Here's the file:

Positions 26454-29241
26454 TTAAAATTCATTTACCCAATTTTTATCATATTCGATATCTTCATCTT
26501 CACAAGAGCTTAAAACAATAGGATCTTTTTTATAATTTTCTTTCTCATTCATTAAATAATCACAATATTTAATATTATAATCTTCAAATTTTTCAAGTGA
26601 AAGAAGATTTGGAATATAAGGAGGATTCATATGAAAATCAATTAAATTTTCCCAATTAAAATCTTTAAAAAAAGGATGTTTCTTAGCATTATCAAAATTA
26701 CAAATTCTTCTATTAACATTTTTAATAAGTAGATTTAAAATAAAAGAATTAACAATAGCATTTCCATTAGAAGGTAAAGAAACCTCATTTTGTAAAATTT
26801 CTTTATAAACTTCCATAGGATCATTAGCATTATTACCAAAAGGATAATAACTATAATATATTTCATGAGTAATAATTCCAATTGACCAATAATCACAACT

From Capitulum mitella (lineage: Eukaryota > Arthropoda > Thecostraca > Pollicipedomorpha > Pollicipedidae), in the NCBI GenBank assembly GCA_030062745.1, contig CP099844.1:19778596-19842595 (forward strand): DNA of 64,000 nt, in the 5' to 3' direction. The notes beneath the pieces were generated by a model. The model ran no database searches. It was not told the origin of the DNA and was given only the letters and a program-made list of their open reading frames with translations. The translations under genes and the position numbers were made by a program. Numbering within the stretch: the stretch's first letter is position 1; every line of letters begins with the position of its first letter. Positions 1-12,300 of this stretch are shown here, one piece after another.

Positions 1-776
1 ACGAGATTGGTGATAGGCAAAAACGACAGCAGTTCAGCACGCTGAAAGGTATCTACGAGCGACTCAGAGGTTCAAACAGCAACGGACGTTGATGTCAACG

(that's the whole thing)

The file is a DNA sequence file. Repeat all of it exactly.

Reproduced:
Positions 26454-29241
26454 TTAAAATTCATTTACCCAATTTTTATCATATTCGATATCTTCATCTT
26501 CACAAGAGCTTAAAACAATAGGATCTTTTTTATAATTTTCTTTCTCATTCATTAAATAATCACAATATTTAATATTATAATCTTCAAATTTTTCAAGTGA
26601 AAGAAGATTTGGAATATAAGGAGGATTCATATGAAAATCAATTAAATTTTCCCAATTAAAATCTTTAAAAAAAGGATGTTTCTTAGCATTATCAAAATTA
26701 CAAATTCTTCTATTAACATTTTTAATAAGTAGATTTAAAATAAAAGAATTAACAATAGCATTTCCATTAGAAGGTAAAGAAACCTCATTTTGTAAAATTT
26801 CTTTATAAACTTCCATAGGATCATTAGCATTATTACCAAAAGGATAATAACTATAATATATTTCATGAGTAATAATTCCAATTGACCAATAATCACAACT

From Capitulum mitella (lineage: Eukaryota > Arthropoda > Thecostraca > Pollicipedomorpha > Pollicipedidae), in the NCBI GenBank assembly GCA_030062745.1, contig CP099844.1:19778596-19842595 (forward strand): DNA of 64,000 nt, in the 5' to 3' direction. The notes beneath the pieces were generated by a model. The model ran no database searches. It was not told the origin of the DNA and was given only the letters and a program-made list of their open reading frames with translations. The translations under genes and the position numbers were made by a program. Numbering within the stretch: the stretch's first letter is position 1; every line of letters begins with the position of its first letter. Positions 1-12,300 of this stretch are shown here, one piece after another.

Positions 1-776
1 ACGAGATTGGTGATAGGCAAAAACGACAGCAGTTCAGCACGCTGAAAGGTATCTACGAGCGACTCAGAGGTTCAAACAGCAACGGACGTTGATGTCAACG